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SSDI do I have to be bed-ridden to qualify

How disabled do I have to be to get SSDI?

Many claimants are not bed-ridden but they find they are not capable of working five days per week, eight hours per day. Recently on our disability forum we had a claimant ask, “Can I get Social Security Disability Insurance (SSDI) if I can still function?”

What does the SSA consider disabled?

One of the biggest questions asked by disability applicants is how will they know if they are disabled. Does the claimant have to be immobile, lying in bed all day long? What if they can walk, sit or stand but they have severe limitations on the amount of time they can do each one?

The main questions asked by the SSA to determine disability:

  1. Is the claimant working?

  2. Is the claimant’s condition going to last 12 continuous months?

  3. Is the claimant’s condition severe?

  4. Is the claimant’s condition on the SSA Listing of Impairments?

  5. Can the claimant perform their current job? If not can the claimant retrain for new work?

So the SSA’s most important consideration is whether your condition allows you the residual functional capacity (RFC) to work some type of job. Now, what if you cannot work your current job? If you cannot work your current job they will evaluate your age, job skills, health condition and educational background to determine if you can retrain for new work.

This consideration has the greatest impact on young workers (those under the age of 50). For young workers it is nearly impossible to win SSDI or SSI benefits if you do not have a condition on the SSA Listing of Impairments, which is a general list of conditions and symptoms the SSA will consider automatically disabling. If your condition does not meet or exceed a listing the SSA will assume you can retrain for some other type of work.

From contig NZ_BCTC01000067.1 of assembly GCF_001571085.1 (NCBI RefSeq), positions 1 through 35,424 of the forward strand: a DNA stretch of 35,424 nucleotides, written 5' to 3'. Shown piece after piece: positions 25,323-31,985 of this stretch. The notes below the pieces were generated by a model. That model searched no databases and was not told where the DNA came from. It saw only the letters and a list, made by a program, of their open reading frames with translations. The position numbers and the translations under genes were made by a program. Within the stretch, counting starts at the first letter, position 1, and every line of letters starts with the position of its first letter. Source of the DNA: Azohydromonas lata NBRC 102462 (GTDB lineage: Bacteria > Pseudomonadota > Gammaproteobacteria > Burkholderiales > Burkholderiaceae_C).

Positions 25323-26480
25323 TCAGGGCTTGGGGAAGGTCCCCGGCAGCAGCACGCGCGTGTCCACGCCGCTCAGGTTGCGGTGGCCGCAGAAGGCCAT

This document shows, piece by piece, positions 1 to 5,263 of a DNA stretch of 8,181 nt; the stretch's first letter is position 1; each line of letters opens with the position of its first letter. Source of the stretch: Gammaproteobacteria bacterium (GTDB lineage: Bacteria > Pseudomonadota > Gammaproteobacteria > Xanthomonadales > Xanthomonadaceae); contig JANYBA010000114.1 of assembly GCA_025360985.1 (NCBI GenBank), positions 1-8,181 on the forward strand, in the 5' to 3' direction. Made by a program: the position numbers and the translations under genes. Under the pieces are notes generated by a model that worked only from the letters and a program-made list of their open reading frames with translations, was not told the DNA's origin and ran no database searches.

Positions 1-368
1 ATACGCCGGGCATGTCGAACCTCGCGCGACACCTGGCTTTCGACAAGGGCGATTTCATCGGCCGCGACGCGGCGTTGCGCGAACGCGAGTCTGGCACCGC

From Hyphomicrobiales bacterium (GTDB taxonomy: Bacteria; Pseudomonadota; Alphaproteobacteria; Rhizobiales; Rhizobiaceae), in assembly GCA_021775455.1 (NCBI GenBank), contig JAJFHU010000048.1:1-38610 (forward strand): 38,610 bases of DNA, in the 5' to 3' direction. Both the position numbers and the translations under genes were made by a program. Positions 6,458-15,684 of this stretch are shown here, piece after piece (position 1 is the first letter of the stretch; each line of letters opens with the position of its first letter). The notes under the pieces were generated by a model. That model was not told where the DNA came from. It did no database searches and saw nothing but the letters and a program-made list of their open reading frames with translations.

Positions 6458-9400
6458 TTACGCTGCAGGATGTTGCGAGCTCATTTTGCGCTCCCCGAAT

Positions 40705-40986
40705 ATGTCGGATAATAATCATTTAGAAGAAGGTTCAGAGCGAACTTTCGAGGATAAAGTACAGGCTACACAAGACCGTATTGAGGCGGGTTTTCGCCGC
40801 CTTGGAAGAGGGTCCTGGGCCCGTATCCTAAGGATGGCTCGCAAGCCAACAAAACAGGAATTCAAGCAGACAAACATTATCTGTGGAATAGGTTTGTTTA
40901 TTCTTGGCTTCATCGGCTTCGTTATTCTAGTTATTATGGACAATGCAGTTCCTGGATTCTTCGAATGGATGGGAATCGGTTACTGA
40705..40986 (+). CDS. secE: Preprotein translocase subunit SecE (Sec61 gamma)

For instance, if you work a heavy or moderate labor intensive job the SSA will expect that you can retrain for light, moderate or sedentary work.

What does the SSA consider work?

Now, let’s go back to the question. Do you have to be bed-ridden to get SSDI? Not but you will have to prove you don’t have the residual capacity to work a normal work week or that you cannot make too much money.

This all goes to the question of what is “work.” In 2013, the SSA will consider you “working” if you can make $1,010 (for the nonblind) and $1,690 (for the statutorily blind). If you are able to generate this amount of income the SSA will consider this “gainful work” and will not consider you disabled. Your SSDI claim, regardless of the severity of your mental or physical health condition, will be denied.

What if you don’t make that much money but you work a lot of hours? If you work too many hours, regardless of your income, this could be considered “substantial” work and you could be denied benefits. For instance, attending school or volunteering for over 20 to 40 hours per week could be considered “work” even if they are not done for pay or profit because the effort to complete the activity could be considered as great as the effort to work.

Bottom line

You will not have to be bed-ridden to get SSDI benefits but you will have to prove you do not have the capacity to perform substantial gainful activity.
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